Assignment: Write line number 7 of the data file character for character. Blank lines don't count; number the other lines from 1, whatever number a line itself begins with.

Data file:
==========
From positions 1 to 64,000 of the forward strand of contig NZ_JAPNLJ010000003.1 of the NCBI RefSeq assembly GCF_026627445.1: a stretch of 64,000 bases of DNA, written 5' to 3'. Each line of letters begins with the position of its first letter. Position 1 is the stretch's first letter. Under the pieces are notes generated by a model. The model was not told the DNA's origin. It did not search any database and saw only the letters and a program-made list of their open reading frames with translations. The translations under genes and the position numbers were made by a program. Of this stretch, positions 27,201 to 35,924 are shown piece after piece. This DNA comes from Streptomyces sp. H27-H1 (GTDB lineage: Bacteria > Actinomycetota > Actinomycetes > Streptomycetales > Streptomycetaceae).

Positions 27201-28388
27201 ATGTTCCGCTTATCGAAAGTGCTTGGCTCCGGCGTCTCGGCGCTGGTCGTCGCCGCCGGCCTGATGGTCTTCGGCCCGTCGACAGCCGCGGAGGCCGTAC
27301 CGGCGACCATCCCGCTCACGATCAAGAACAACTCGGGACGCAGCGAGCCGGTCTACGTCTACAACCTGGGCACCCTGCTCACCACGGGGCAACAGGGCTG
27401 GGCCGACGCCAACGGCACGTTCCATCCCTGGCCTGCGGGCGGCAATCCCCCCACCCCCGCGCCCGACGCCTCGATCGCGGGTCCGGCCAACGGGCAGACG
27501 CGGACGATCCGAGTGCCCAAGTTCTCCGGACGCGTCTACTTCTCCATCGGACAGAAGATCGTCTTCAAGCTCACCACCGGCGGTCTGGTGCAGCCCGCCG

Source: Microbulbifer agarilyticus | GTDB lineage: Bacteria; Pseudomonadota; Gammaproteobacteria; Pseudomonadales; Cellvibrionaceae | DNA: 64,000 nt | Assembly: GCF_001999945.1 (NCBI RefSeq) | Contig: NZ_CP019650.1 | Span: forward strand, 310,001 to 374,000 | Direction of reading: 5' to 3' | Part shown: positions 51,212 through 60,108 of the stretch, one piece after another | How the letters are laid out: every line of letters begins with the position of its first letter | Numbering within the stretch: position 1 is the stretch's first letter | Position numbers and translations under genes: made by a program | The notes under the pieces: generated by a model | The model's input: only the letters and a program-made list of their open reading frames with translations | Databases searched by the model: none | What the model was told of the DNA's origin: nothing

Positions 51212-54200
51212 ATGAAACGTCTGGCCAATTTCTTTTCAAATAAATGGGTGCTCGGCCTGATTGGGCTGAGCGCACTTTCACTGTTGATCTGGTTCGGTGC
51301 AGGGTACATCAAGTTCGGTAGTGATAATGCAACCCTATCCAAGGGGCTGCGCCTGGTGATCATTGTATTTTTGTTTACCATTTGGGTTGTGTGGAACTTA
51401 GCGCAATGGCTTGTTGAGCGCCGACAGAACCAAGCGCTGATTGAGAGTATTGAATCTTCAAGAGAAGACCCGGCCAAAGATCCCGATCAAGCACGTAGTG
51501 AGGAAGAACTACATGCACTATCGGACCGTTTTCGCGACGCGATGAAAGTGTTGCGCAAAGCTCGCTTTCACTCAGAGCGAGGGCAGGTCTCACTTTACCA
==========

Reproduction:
Source: Microbulbifer agarilyticus | GTDB lineage: Bacteria; Pseudomonadota; Gammaproteobacteria; Pseudomonadales; Cellvibrionaceae | DNA: 64,000 nt | Assembly: GCF_001999945.1 (NCBI RefSeq) | Contig: NZ_CP019650.1 | Span: forward strand, 310,001 to 374,000 | Direction of reading: 5' to 3' | Part shown: positions 51,212 through 60,108 of the stretch, one piece after another | How the letters are laid out: every line of letters begins with the position of its first letter | Numbering within the stretch: position 1 is the stretch's first letter | Position numbers and translations under genes: made by a program | The notes under the pieces: generated by a model | The model's input: only the letters and a program-made list of their open reading frames with translations | Databases searched by the model: none | What the model was told of the DNA's origin: nothing